Local First


Last year, my family went on a dive trip to Indonesia. It was magnificent. Picture perfect beauty in any direction you care to look, and doubly so underwater. At a rate of two to three dives per day (I’m the group slacker by usually doing only two, while everyone else opted to triple down), we’d see at least a few of the more exotic sights like octopus, cuttlefish, or mantis shrimp every day. One of the highlights of the trip was when a pod of dolphins swam up alongside our moving dive boat, playing in its wake for long minutes before breaking off – the kind of thing of that’s only supposed to happen in movies 1.

(You’re reading Nanoglyph, a newsletter on software and local first principles. If you don’t want to get it anymore, unsubscribe right here to banish it forever.)

Speaking of octopuses, I’d highly recommend this piece (”The Sucker, the Sucker!”) from the London Review of Books. Not only are these creatures mesmerizing, but the review’s prose is immaculate. An excerpt:

The octopus threatens boundaries. Its body, a boneless mass of soft tissue, has no fixed shape. Even large octopuses – the largest species, the Giant Pacific, has an arm span of more than six metres and weighs a hundred pounds – can fit through an opening an inch wide, or about the size of its eye. This, combined with their considerable strength – a mature male Giant Pacific can lift thirty pounds with each of its 1600 suckers – means that octopuses are difficult to keep in captivity. Many octopuses have escaped their aquarium tanks through small holes; some have been known to lift the lid of their tank, making their way, sometimes across stretches of dry floor, to a neighbouring tank for a snack, or to the nearest drain, and maybe from there back home to the sea.

Octopus spotting during a dive is one of the most reliably consistent forms of delight in life. Another diver grabs your attention and points to a rock. As a rock, it’s unimpressive, and your water-addled brain idly wonders why they’re wasting your time with it. Suddenly, the rock shifts in a way that, in your experience, is not very characteristic of rocks. You stare harder. Ever so slowly, your mind resolves some patterns that rocks don’t normally have. Are those … eyes? Do rocks have eyes? Not that you recall. Zoom out. More features emerge. An outline of something. Wait, that’s no rock, it’s a … ! The other details slam into place in an instant and you finally see the thing. One of the most peculiar-looking creatures on Earth, hiding literally in plain sight, yet practically invisible.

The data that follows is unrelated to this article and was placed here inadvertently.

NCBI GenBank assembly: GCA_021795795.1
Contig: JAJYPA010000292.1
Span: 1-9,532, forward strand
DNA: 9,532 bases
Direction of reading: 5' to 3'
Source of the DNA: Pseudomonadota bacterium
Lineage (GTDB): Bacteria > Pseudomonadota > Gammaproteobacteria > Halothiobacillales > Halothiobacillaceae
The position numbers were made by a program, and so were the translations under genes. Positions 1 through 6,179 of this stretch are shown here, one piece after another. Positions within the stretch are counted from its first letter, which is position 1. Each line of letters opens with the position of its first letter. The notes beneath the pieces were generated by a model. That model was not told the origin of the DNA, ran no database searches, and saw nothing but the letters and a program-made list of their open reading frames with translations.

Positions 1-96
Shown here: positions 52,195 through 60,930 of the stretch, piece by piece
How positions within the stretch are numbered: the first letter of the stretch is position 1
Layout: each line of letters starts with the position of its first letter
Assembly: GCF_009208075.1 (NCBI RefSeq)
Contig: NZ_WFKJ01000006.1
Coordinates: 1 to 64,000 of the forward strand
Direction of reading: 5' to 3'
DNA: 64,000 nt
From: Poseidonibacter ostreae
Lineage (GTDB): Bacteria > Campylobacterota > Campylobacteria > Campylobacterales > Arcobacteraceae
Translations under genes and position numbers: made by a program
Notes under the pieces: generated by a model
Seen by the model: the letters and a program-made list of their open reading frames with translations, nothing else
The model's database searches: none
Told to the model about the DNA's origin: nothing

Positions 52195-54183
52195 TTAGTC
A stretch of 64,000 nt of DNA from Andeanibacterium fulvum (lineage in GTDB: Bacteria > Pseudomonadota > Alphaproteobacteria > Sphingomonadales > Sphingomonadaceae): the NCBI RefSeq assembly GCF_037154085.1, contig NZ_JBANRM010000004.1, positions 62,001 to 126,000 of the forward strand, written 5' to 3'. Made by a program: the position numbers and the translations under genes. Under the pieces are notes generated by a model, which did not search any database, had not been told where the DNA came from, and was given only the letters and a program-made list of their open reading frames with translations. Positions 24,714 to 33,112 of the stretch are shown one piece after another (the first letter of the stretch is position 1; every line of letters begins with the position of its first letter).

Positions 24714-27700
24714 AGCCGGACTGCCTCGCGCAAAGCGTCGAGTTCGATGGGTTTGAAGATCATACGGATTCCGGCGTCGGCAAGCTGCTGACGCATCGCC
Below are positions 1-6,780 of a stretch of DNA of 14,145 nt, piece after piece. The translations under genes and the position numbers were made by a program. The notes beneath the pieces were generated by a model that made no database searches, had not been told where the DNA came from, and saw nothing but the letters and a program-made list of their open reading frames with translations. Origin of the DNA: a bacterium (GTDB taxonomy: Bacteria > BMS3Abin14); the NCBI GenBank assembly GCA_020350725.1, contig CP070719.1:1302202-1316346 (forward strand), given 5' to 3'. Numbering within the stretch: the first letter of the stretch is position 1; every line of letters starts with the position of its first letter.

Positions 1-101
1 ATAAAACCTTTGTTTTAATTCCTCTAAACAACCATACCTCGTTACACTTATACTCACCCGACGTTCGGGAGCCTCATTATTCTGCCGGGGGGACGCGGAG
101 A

One of the Indonesia’s downsides that we railed against for a long time before finally becoming accustomed to, was its internet access. The dive resorts we visited claimed to offer it, but it was a web that was life worse than death. We’d frustrate ourselves endlessly trying in vain to visit our usual online fair, watching the progress bar inch across the screen before unceremoniously terminating in failure, and trying the reload button ten times before abandoning the project in frustration. My dad would manage to send a daily email blast to the outside world with a few down-rezed images, but only by waking up around 6 AM and getting ahead of the game. One person might have luck, but two or more brought the system to a grinding halt so complete that no one got through.

We probably could have pre-empted the problem by acquiring some LTE SIM cards in advance – it’s the type of country that skipped hard lines and went straight to wireless infrastructure, but we were staying on tiny islands where big retail amounted to window stands selling potato chips and cigarettes. The better answer was to log off for a few weeks and just … relax. The first few days were excruciating. We were recent ex-smokers, reaching for a pack for the tenth time that day only to find it wasn’t there. But once it was done, we were living a rare form of bliss available to very few in the modern world. Dive. Eat. Read.

To my shame, I brought a laptop and would occasionally use it for referencing notes, importing photos, and doing a (very) nominal amount of writing. I was pleased to find that despite the deranged wi-fi, all my common workflows were still available. This was largely thanks to two of my favorite things: a file system, and Dropbox. Practically every note, photo, or media is up there in the cloud, but it’s also right there with me on my hard drive. Even with Precambrian internet access, I could still read or reference most of what I cared to.

This was in sharp contrast to my iPhone, where suddenly not a thing was working. No music. No notes. No files. No video. Even something as simple as that article you’d gotten halfway through reading and wanted to finish wasn’t reliably available, as mobile Safari made the executive decision to evict it from memory, keeping only a screenshot and the URL, incorrectly assuming that a functional internet connection for paging it back in would be available. Dropbox, my old reliable friend on the PC, was worthless in app form. Although allowed access to all the same files, it was crippled by an incurable cloud dependency.

Coral Eye's dive jetty on Bangka in Indonesia

About a year ago, the research lab Ink & Switch published an excellent treatise on a principle they’ve coined as “local first”. It’s well worth the read in its entirety, but I’ll outline their seven ideals for local first software:

  1. No spinners: your work at your fingertips: Make software faster by not needing to load from the cloud on every action. Data lives locally and is accessed quickly.
  2. Your work is not trapped on one device: Local first doesn’t imply no inter-connection. Software should still have a synchronization mechanism that allows it to be at your fingertips anywhere.
  3. The network is optional: Software still works without an internet connection. See my story from Indonesia above.